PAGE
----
“Whole language has been so misrepresented....People think it’s whole language versus phonics,” says Shelley Harwayne, principal of the Manhattan New School, which has won national recognition for its reading program. “Of course we teach phonics, but that is only one of the ways children learn to read.”
The bad rap is causing many practitioners of whole language to move away from the label, if not the philosophy. Regie Routman, who has championed her own brand of whole language as a teacher and author of whole language books--including Invitations and Transitions--is one of those.
“I consider myself a whole language teacher, and I view my teaching as rigorous,” she says. “One of the reasons I’ve moved away from the label is because people think it means no standards.”
Back-to-basics advocates argue that explicit, systematic phonics instruction is most beneficial to young readers, especially poor and minority students who are considered most at risk. But Harwayne, for one, believes that such lock-step methods aren’t necessary for most children. Five-year-olds will wander up to her door and ask her to review their writing. Students stuff the school’s suggestion box with thoughtfully written recommendations for improving the school, and they rarely sit idly when they can be reading or writing, she says. “They know what reading and writing are for, and they know what it means to get lost in a good book.”
These attitudes and habits come from good instruction, Harwayne insists. In the best whole language classrooms, she and other proponents say, teachers are not merely facilitators. They are skilled in regularly assessing students’ skills and progress and are attentive in selecting strategies for increasing their proficiency. They are knowledgeable about the latest education research and capable of studying what works in their own classrooms. And they are careful to describe for parents and administrators what goes on in their classrooms.
It is apparent to even whole language’s detractors that such practices reap benefits in the classroom. “The best things about whole language are here to stay,” says Marilyn Adams, a professor of education at Harvard University and a prominent reading researcher. “Writing has become a mainstay of the early-literacy classroom; the appreciation of the importance of interesting, good literature; [high-quality] professional development; and the collegiality among teachers took a real turn for the good with whole language.” According to Adams, whole language teachers’ biggest mistake was their strict disavowal of phonics.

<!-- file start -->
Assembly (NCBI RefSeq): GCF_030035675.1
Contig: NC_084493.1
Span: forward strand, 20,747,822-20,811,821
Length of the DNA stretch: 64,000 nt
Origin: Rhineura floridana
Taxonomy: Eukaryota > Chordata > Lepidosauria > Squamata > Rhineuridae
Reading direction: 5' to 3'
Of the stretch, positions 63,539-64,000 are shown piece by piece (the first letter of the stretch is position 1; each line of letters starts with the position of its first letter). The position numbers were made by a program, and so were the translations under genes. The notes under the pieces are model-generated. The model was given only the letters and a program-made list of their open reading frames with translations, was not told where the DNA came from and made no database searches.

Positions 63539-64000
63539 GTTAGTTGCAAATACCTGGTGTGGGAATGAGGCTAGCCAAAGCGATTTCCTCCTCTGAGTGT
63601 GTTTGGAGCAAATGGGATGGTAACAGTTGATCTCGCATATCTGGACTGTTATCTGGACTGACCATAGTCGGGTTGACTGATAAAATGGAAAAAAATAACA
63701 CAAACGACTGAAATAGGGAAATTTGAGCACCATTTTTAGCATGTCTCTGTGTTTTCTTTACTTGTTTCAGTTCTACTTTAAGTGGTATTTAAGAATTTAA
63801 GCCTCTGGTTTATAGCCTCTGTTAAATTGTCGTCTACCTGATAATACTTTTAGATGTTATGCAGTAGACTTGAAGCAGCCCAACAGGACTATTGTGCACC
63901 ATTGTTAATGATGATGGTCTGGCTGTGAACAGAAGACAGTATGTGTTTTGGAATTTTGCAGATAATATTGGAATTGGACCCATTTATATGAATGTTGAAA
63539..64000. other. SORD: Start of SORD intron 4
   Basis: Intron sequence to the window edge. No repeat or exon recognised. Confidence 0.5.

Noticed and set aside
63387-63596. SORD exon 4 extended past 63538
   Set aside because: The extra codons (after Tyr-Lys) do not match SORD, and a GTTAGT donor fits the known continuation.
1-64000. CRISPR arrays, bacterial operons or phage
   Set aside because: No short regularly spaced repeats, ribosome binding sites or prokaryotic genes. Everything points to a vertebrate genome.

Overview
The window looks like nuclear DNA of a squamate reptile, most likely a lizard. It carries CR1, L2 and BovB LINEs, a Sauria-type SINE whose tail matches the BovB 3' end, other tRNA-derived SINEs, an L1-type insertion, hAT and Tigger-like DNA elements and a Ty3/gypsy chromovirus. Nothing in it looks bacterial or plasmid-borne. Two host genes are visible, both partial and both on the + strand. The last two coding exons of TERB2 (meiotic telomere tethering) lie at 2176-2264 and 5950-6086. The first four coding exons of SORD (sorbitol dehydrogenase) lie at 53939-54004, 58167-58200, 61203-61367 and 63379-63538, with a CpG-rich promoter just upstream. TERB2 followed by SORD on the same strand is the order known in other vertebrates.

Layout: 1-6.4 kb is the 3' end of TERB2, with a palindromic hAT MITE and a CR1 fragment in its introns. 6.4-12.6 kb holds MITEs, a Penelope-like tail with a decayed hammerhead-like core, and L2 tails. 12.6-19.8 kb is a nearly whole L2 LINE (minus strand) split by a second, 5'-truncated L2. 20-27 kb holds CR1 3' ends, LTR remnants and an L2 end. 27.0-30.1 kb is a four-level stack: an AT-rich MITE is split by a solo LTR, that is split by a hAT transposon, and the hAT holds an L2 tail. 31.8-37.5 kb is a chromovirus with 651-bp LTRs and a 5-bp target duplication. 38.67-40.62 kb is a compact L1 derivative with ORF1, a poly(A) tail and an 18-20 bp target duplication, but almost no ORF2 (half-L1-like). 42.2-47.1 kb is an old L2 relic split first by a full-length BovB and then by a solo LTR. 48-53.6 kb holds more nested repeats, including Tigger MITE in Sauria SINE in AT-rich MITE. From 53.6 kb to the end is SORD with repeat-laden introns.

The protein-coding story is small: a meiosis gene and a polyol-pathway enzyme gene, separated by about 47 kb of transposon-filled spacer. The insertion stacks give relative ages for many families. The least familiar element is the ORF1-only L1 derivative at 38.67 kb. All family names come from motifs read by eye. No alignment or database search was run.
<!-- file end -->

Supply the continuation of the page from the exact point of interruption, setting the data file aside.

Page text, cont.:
At Mapleton Elementary, books dominate the day. Most of the school’s 230 children are proficient readers who tackle challenging material and show understanding of it. They are also prolific writers, spending a chunk of each day composing poetry, drafting stories, and writing about their lives. There are few workbooks. (The district’s reading series is packed away in its box, its lessons used only periodically.) And while skills are an integral part of reading instruction, students learn word-recognition and sounding-out strategies not through phonics drills but in the context of reading.
Teachers appear to incorporate all the positive features of whole language and basic skills instruction. They meet regularly to discuss strategies for helping students read better, share success stories, and review relevant research. They are often sent to workshops and conferences to expand their knowledge and enhance their skills. Assessing progress is a regular task for teachers, who write detailed evaluations throughout the year of students’ strengths, weaknesses, and interests in reading. And listening to parents’ concerns has also paid off. When parents said that proper spelling was important to them, the teachers began to research ways of incorporating more spelling instruction into the curriculum. That effort resulted in a book, Spelling Inquiry: How One Elementary School Caught the Mnemonic Plague , which Stenhouse Publishers in York, Maine, is set to release this spring.
By most accounts, Mapleton’s students-among the poorest in the state, with more than 40 percent qualifying for federal programs for disadvantaged children-are beating the odds. “Every year, I have some students who can’t show me the beginning and end of a book....Or they call letters as numbers,” says Diane Smith, a kindergarten teacher. “But they will crawl around at your feet when you read them stories. They’ve gotten excited about reading.”
--Kathleen Kennedy Manzo